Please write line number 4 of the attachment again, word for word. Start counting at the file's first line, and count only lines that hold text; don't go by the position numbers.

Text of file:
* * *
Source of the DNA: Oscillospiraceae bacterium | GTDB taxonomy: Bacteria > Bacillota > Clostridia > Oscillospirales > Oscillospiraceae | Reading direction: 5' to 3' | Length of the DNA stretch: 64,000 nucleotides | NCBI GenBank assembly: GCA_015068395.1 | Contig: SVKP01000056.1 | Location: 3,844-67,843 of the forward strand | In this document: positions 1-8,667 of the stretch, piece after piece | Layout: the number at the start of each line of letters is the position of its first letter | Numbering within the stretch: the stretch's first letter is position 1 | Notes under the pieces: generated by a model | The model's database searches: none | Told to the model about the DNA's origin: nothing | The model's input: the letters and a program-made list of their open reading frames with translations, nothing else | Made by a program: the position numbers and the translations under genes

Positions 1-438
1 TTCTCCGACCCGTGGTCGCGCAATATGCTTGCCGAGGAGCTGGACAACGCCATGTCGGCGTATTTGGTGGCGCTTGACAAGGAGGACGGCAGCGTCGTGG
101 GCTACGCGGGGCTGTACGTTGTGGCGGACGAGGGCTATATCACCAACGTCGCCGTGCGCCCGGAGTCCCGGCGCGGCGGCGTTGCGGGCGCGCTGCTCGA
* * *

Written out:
101 GCTACGCGGGGCTGTACGTTGTGGCGGACGAGGGCTATATCACCAACGTCGCCGTGCGCCCGGAGTCCCGGCGCGGCGGCGTTGCGGGCGCGCTGCTCGA